The Curious Case of Ross O’Carroll-Kelly

“I remember one particular kid… one of the players… he left the pitch and he said to his dad; ’I don’t give a fock how you think I played, just crack open the wallet dude’ … and that’s the moment in my mind that Ross O’Carroll-Kelly was born.” Paul Howard, Episode 86: An Irishman Abroad … Continue reading The Curious Case of Ross O’Carroll-Kelly

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Season 1 of Lisa McGee’s Derry Girls bows out with a gripping and poignant finale

Since its debut on Channel 4 this spring, Lisa McGee’s Derry Girls proved to be a hit with critics and viewers alike. Partly based on McGee’s experiences growing up in Derry, the series offered a refreshingly warm and funny look at adolescence in 1990’s Northern Ireland. Throughout the first season the Troubles acted as a … Continue reading Season 1 of Lisa McGee’s Derry Girls bows out with a gripping and poignant finale

Funny Girls: A look at female-centric Irish television comedies

In celebration of the release of season one of Stefanie Preissner's comedy-drama Can't Cope, Won't Cope on Netflix, I'm taking a look at some of the best recent Irish television comedies. I want to pay particular attention to comedies that have female writers and shows where female characters play a substantial role. Derry Girls: Lisa … Continue reading Funny Girls: A look at female-centric Irish television comedies

Five Daughters and Murdered By My Boyfriend: Giving a human face to the victims of crime

The following article looks at two BBC productions that recounted true incidents of violence against women. The three-part drama Five Daughters aired on BBC One in April 2010. Written by Stephen Butchard the mini-series revolves around the Ipswich serial killer case where Steve Wright murdered five young women during the winter of 2006. The BAFTA Award-winning television film … Continue reading Five Daughters and Murdered By My Boyfriend: Giving a human face to the victims of crime

Rewind: Looking back at David Gleeson’s Cowboys and Angels

A profile of David Gleeson's 2003 comedy-drama. Contains some spoilers. Set in Limerick city during the boom years, Cowboys and Angels depicts the growing friendship between two very different men and looks at the anxieties and challenges faced by young people trying to establish their identity in a modern city.  When shy civil servant Shane (Michael Legge) … Continue reading Rewind: Looking back at David Gleeson’s Cowboys and Angels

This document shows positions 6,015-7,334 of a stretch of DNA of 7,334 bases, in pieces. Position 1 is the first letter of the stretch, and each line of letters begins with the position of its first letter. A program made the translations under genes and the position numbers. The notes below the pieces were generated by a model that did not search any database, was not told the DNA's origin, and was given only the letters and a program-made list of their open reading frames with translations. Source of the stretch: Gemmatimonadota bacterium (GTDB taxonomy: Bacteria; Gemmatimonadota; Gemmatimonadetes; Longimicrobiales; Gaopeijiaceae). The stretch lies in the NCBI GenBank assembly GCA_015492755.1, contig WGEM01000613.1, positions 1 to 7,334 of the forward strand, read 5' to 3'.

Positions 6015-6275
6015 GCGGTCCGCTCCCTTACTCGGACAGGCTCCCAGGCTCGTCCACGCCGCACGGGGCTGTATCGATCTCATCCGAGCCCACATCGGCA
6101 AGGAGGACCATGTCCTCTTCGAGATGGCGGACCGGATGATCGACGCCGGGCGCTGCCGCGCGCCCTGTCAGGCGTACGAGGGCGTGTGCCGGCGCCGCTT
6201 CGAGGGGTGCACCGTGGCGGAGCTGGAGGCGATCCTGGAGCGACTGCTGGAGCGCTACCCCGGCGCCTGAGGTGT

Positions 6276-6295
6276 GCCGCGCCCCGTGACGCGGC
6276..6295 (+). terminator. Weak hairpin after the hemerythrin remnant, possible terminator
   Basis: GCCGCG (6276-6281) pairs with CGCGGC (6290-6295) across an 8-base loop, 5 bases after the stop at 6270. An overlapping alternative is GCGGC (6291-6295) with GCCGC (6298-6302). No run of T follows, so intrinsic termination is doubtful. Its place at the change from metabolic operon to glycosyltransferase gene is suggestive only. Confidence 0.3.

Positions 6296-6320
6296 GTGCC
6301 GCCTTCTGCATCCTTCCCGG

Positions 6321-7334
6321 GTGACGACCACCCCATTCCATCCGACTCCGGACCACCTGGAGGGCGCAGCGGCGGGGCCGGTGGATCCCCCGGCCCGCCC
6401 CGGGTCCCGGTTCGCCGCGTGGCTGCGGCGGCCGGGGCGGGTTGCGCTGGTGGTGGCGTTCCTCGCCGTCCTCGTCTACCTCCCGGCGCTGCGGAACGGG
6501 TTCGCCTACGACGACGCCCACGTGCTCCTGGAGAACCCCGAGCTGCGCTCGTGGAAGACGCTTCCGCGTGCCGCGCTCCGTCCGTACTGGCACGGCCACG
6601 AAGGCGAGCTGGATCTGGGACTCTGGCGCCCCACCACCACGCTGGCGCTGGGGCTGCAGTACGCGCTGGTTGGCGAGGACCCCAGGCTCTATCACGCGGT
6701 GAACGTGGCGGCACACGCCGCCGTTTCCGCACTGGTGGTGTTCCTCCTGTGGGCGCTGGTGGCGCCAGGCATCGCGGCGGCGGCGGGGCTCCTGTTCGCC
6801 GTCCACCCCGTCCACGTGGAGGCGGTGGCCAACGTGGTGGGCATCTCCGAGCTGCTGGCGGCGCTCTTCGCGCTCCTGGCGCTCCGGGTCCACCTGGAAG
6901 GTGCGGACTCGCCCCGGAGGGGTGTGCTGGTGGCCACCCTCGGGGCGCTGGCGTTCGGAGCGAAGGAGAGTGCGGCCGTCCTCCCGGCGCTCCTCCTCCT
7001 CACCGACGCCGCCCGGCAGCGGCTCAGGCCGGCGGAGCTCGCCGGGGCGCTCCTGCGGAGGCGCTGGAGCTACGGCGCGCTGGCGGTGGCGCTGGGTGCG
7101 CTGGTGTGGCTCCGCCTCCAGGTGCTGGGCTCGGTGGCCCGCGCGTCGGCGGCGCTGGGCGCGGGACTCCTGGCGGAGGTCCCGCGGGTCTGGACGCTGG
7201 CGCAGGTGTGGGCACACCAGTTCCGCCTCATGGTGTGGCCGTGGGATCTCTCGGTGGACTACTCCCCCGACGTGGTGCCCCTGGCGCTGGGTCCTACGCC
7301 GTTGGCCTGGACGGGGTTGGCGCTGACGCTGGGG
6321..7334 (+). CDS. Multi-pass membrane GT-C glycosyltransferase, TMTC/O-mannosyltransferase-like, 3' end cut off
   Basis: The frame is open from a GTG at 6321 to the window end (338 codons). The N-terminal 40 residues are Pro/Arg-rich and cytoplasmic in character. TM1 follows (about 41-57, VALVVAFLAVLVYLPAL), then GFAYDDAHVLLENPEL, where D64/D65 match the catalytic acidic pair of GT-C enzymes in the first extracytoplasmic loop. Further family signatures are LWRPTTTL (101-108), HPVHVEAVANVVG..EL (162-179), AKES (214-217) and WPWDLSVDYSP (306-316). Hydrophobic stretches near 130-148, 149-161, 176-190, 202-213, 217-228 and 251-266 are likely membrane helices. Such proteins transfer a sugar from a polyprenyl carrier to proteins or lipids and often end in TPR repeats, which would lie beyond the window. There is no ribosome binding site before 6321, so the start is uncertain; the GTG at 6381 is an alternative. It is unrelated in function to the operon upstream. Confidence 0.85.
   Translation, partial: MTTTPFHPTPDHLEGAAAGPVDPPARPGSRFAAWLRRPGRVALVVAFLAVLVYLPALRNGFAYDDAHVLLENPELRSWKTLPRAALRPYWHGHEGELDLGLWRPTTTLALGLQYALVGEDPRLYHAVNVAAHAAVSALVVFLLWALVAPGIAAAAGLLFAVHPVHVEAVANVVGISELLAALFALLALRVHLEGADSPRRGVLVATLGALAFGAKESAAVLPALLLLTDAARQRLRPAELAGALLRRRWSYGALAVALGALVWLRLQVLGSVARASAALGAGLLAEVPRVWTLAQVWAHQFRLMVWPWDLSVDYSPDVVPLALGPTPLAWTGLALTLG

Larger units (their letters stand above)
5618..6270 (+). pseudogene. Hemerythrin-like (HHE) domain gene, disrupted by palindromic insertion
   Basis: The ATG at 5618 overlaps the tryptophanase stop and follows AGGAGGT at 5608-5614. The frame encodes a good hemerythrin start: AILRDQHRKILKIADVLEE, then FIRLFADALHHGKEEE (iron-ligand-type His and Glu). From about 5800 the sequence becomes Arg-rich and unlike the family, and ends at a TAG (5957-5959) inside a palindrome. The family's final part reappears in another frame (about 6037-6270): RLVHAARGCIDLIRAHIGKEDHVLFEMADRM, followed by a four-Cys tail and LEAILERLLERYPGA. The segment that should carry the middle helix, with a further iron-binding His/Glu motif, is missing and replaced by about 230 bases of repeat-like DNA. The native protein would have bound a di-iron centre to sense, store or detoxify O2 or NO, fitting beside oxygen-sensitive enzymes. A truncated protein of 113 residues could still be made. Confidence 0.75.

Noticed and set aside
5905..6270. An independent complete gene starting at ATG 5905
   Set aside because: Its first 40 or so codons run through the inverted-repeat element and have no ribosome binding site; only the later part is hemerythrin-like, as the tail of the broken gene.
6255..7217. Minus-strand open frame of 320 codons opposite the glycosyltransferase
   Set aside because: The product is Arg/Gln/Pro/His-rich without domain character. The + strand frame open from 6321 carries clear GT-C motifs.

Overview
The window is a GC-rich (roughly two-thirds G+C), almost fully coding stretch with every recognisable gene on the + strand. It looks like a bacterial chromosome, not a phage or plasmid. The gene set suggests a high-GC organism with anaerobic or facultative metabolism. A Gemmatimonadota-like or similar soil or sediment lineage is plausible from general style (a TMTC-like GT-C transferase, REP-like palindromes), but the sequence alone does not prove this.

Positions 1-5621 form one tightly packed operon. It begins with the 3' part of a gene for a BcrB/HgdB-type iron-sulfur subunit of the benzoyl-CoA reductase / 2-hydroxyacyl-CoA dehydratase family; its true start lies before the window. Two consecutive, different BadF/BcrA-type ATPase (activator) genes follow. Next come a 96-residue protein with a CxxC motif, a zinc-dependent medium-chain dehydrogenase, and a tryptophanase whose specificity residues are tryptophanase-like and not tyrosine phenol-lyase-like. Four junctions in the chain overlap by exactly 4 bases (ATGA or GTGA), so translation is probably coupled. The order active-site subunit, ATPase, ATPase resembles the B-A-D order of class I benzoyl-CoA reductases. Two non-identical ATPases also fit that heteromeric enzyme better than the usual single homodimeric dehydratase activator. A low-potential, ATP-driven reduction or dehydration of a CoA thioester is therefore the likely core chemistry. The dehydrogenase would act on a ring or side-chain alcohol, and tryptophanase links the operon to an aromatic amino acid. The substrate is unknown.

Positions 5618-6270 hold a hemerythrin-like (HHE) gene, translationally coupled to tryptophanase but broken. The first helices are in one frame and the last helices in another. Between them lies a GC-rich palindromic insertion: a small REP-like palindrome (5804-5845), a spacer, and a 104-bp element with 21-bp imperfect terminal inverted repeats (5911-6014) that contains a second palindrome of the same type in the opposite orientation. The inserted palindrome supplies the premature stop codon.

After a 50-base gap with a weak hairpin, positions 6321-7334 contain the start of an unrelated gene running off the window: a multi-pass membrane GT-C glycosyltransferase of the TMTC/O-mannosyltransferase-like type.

John Butler’s Handsome Devil and the hollow promise of “it gets better”

The following article contains some spoilers for the recently released Irish film Handsome Devil, directed by John Butler. The film explores the friendship between a social outcast and the star athlete at a rugby-obsessed, all-boys private boarding school. The film stars up and coming actors Fionn O'Shea and Nicholas Galitzine as the central characters.  http://www.irishtimes.com/culture/film/the-official-trailer-for-irish-comedy-handsome-devil-1.2980780 In a key … Continue reading John Butler’s Handsome Devil and the hollow promise of “it gets better”

Beyond ‘Hip Hedonism’: The darker side of urban Celtic Tiger Ireland

In his 2007 essay "Cinema, city, and imaginative space: 'Hip hedonism' and recent Irish cinema" McLoone outlines how the relative prosperity and optimism of the Celtic Tiger years led a cultural rebirth of Dublin and a re imagining of Ireland's capital in film as a space of "sexual freedom and exploration" (213). Films like Goldfish Memory … Continue reading Beyond ‘Hip Hedonism’: The darker side of urban Celtic Tiger Ireland

Solidarity Forever: Bridging the divide in Pride and Good Vibrations

Matthew Warchus's critically acclaimed 2014 film Pride opens with the trade union anthem 'Solidarity Forever'. A recurring theme throughout the film is that there is strength in solidarity, particularly when people from different communities unite. In a key scene striking Welsh miner Dai tells young Northern Irish gay activist Mark: "That's what the labour movement means, should mean. … Continue reading Solidarity Forever: Bridging the divide in Pride and Good Vibrations